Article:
Title: The Haymarket Meeting:
Subtitle: A Graphic Description of the Attack on that Peaceable Assembly
Author: Lucy E. Parsons
Date: November 11, 1905
Source: The Liberator
Notes: Written in Chicago, this letter appeared in various papers

The following letter was written when all the events of that terrible night were fresh in my memory—in fact were burning in my soul, when the awful detonation was still ringing in my ears and police outrages were occurring all around me—in fact in my own home.

The readers of the Enquirer have read with bated breath the startling news flashed from this city on Tuesday last of the ushering in and demonstration of the new method of scientific warfare.

What was it, and what the occasion of the bringing forth of the fell destroyer from his lurking-place in the realms of science with such direful results? The cause may be given in a future letter, the results may be given here.

The minions of the oppressing class were marching up to one of the most peaceably assembled meetings ever held in this country by any class of people to discuss questions concerning their own interests, and commanded them to “disperse.” The individual giving this order was backed by about 300 armed and bludgeon-wielding police, whom the capitalistic press described as having “grasped their clubs tighter as they came in sight of the Anarchists assembled.”

Well, as the minions moved from the station, which was half a block away from the meeting, they came like a lowering cloud to blot out the sunlight of free speech on American soil. Sweeping from curbstone to curbstone (a new military tactic which they had been practicing for some time especially for the Anarchists), and stepping with military precision and unbroken ranks, each one “grasping tightly his club,” compelled the people peaceably assembled there to fall back upon the sidewalk. When the three first columns had moved past the speakers’ stand, a halt was called. The individual referred to commanded these peaceable people to “disperse.” The reply was given in thunder tones, which shook the great massive buildings for blocks around. A great swath had been cut in the ranks of the police. But before their groans, mingled with the succeeding echoes of the great explosion, could rise, as it were, from the place where they originated, there came a fusillade of pistol-shots. The bomb had been flung with such sudden and deadly effect that it had thoroughly disorganized and demoralized the police, and they became an easy prey for an enemy to attack and completely annihilate, if there had been any conspiracy or concocted understanding, as has been howled and shouted by the capitalistic press.

It was the shortest, sharpest, and most decisive battle, I believe, on record. In less than three minutes the most horrible explosion ever known of its kind had taken place, over two hundred shots had been fired and over fifty police lay writhing in their blood upon the ground. The 3,000 or more persons who had been assembled on the spot less than an hour previous—where were they? For nothing now was to be heard or seen but the writhing, groaning police, and citizens whose names were never known, and the coming and going of the patrol, each loaded with victims and conveying them to hospitals.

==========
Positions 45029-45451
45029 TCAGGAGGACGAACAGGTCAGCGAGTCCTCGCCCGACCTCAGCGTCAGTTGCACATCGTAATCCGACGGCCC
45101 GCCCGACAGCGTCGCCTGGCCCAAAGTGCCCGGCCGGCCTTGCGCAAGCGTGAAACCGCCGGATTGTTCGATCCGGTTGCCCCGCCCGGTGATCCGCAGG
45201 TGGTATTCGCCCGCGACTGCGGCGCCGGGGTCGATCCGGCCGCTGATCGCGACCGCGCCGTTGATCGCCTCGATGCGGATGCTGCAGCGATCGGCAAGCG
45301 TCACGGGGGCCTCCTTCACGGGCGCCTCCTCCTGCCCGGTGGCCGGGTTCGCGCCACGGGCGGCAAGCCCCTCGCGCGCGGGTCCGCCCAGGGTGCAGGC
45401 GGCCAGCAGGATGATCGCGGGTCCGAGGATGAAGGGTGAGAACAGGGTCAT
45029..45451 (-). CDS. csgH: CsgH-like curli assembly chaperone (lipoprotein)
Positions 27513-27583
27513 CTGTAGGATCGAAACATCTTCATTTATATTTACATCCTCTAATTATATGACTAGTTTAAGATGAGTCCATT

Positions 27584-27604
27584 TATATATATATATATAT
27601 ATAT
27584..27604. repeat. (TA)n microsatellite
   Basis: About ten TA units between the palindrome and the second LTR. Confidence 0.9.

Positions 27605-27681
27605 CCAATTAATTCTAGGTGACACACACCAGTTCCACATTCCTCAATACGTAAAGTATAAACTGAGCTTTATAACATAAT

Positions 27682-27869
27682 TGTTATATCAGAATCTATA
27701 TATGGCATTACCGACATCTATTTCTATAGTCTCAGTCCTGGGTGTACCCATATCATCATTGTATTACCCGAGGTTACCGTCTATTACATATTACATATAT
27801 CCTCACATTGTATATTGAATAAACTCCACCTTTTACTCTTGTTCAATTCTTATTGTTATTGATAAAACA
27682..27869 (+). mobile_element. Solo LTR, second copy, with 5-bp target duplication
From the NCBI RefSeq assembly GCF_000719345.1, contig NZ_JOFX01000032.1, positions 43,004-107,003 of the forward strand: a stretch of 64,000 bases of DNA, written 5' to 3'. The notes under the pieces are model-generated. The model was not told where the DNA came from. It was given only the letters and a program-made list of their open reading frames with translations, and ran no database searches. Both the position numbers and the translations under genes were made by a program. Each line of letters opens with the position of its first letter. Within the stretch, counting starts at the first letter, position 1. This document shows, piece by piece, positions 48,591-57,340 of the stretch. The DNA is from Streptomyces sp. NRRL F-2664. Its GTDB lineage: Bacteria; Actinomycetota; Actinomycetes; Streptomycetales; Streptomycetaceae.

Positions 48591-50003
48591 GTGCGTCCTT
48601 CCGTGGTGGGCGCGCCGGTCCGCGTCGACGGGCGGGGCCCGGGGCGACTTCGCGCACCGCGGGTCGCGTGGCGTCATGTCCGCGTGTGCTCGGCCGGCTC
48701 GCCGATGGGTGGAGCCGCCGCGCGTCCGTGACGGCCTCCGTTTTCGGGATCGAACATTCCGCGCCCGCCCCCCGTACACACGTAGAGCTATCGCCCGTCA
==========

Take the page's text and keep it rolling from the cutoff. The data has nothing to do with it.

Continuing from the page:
Since that date a reign of terror has been inaugurated which would put to shame the most zealous Russian bloodhound. The organized banditti and conscienceless brigands of capital have suspended the only papers which would give the side of those whom they had crammed into prison cells. They have invaded the homes of everyone who has ever been known to have raised a voice or sympathized with those who have had aught to say against the present system of robbery and oppression. I say they have invaded their homes and subjected them and their families to indignities that must be seen to be believed. This organized banditti have arrested me four times; they have subjected me to indignities that should bring the tinge of shame to the calloused cheek of a hardened barbarian.

But evidently becoming convinced that I had nothing to “give away,” they have ceased to drag me to the station, for the time at least. But my comrades need have no concern lest these ruffians should, by their brutal treatment of me, drive me to distraction. They simply challenge my contempt.

All we in Chicago ask of our comrades abroad is to withhold their opinion until they hear our side, and to furnish us such moral and financial aid as they can.